Blues singer Lady A countersues country band Lady A in ongoing name dispute

Blues singer Lady A countersues country band Lady A in ongoing name dispute

Blues singer Lady A is fighting back months after country band Lady A sued her in an ongoing dispute over their shared moniker.

On Tuesday, Seattle recording artist Lady A filed a trademark-infringement lawsuit in Washington against the group formerly known as Lady Antebellum, alleging that its recent name change “has caused tortious injury” to her.

Singer Lady A, referred to in the complaint by her legal name, Anita White, is demanding that the trio drop the Lady A name permanently and is seeking compensation for damages she claims to have incurred as a result of the band’s rebranding. She has also laid claim to profits the band — which includes members Charles Kelley, David Haywood, and Hillary Scott — has collected while using the Lady A moniker.

“Lady Antebellum’s use of the LADY A mark has injured and will continue to injure Ms. White by causing the public to be confused or mistaken into believing that Ms. White’s music originates from, is sponsored by, endorsed by, or is otherwise associated with Defendants, resulting in the usurpation of Ms. White’s brand identity under the LADY A mark,” reads the complaint, which states that White has been performing under the name Lady A for nearly 30 years.

Reps for Lady A, the band, declined to comment further when reached by The Times on Wednesday.

The trio formerly known as Lady Antebellum altered their name in June in an effort to dissociate from the racist history of the pre-Civil War era, as nationwide protests against police brutality fueled widespread conversations about systemic racism in the United States.

In July, White called the band’s move “ironic” and performative, considering that they adopted the name Lady A without the consent of a Black artist who has released six albums under the same moniker.

“Lady A is my brand, I’ve used it for over 20 years, and I’m proud of what I’ve done,” White told Rolling Stone shortly after Lady Antebellum became Lady A.

“This is too much right now. They’re using the name because of a Black Lives Matter incident that, for them, is just a moment in time. If it mattered, it would have mattered to them before. It shouldn’t have taken George Floyd to die for them to realize that their name had a slave reference to it.”

Tuesday’s filing states that White became aware of the group’s rebranding after receiving a call from Rolling Stone and texts from friends — and once “internet and social media searches for ‘Lady A,’ which had readily returned results for her music, were now dominated by references to Lady Antebellum.”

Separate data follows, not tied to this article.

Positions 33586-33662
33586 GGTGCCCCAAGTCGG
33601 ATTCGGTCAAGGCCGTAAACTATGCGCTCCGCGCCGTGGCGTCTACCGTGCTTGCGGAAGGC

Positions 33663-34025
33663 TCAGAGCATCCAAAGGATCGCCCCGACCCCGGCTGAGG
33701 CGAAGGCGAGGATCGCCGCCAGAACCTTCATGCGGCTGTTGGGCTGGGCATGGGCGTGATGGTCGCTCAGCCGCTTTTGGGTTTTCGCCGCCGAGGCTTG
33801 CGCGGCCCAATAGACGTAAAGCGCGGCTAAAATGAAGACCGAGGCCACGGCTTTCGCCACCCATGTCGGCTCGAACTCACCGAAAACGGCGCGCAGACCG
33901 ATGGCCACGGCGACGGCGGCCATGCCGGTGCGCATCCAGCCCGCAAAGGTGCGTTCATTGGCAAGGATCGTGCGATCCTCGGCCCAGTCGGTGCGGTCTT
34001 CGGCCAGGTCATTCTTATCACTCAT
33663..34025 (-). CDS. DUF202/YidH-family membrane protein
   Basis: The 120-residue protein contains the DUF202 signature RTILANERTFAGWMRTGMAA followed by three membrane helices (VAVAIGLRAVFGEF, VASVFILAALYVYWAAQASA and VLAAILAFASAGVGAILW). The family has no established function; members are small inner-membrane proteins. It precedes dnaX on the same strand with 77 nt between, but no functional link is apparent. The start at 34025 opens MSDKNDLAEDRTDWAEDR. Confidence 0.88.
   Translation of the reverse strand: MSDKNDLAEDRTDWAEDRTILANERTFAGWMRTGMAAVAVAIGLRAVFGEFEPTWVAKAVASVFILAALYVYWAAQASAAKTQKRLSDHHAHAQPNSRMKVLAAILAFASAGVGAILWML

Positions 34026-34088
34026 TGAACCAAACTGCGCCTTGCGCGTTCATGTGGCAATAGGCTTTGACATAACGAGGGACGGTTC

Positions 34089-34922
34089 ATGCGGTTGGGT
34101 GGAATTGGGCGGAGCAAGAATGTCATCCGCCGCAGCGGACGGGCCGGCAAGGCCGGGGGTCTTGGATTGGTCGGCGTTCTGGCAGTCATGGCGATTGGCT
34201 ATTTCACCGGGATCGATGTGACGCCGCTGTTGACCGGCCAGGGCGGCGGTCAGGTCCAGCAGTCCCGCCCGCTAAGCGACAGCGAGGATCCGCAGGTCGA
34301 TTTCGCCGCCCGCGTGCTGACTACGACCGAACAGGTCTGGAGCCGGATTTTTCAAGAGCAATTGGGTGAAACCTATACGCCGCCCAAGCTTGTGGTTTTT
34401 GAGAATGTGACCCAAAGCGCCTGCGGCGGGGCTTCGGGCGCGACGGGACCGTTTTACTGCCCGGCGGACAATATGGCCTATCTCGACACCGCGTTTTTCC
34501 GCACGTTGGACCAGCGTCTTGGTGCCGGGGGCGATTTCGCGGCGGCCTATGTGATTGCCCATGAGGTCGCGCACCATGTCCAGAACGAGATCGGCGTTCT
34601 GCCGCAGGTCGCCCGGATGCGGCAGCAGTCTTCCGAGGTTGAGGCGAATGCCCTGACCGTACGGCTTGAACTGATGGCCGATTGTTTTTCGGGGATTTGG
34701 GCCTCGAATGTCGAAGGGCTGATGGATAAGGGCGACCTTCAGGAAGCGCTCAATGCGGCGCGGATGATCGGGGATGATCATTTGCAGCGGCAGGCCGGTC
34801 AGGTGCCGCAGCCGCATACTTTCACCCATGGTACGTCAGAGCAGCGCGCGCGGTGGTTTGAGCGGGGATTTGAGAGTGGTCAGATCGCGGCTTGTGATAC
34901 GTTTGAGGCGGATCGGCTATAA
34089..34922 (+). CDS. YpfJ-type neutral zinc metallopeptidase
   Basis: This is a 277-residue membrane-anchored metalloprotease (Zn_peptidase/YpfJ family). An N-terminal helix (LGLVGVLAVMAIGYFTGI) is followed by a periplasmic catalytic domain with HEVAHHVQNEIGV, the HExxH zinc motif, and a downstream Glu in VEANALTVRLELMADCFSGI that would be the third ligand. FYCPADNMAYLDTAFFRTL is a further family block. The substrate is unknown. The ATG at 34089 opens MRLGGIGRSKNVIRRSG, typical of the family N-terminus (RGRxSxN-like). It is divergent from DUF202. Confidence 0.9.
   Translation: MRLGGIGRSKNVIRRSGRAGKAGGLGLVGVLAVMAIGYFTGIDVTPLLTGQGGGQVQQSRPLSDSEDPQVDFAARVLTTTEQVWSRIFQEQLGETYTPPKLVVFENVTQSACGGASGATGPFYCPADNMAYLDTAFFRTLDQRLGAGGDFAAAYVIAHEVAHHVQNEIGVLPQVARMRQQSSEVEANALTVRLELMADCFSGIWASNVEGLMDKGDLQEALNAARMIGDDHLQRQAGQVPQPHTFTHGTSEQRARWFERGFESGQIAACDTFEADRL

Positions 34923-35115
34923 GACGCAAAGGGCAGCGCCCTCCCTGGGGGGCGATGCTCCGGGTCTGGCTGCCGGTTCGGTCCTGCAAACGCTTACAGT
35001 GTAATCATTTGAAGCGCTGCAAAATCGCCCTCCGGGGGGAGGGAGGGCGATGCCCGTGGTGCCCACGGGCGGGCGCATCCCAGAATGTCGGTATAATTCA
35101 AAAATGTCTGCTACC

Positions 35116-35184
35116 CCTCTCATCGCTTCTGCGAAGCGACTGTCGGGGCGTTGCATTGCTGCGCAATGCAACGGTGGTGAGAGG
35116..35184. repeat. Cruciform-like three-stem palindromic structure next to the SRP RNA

Following the Rolling Stone interview, the trio and White met via video chat to discuss White’s concerns but could not come to an agreement over the name, according to White’s complaint. When White declined the band’s offer to promote her work or collaborate on a song in exchange for sharing the name, the trio sued the singer in an effort to keep the moniker.


Lady A, the group formerly known as Lady Antebellum, accepts a Grammy Award.

(Robert Gauthier / Los Angeles Times)

“When we learned that Ms. White had also been performing under the name Lady A, we had heartfelt discussions with her about how we can all come together and make something special and beautiful out of this moment,” the band said after filing the suit — a decision the group said it was forced to make when White requested an “exorbitant” $10 million to allow them to continue as Lady A.

“We never even entertained the idea that she shouldn’t also be able to use the name Lady A, and never will — today’s action doesn’t change that.”

White later said she planned on donating half the $10 million to organizations such as Black Lives Matter, as well as musicians in need of legal counsel and a charity for seniors and youth in Seattle.

“They want to change the narrative by minimizing my voice, by belittling me and by not telling the entire truth,” White told Rolling Stone at the time.

“I don’t think of myself as a victim, but I’ve worked too long and too hard to just walk away and say I’ll share the name with them. They want to appropriate something I used for decades. Just because I don’t have 40 million fans or $40 million, that should not matter.”

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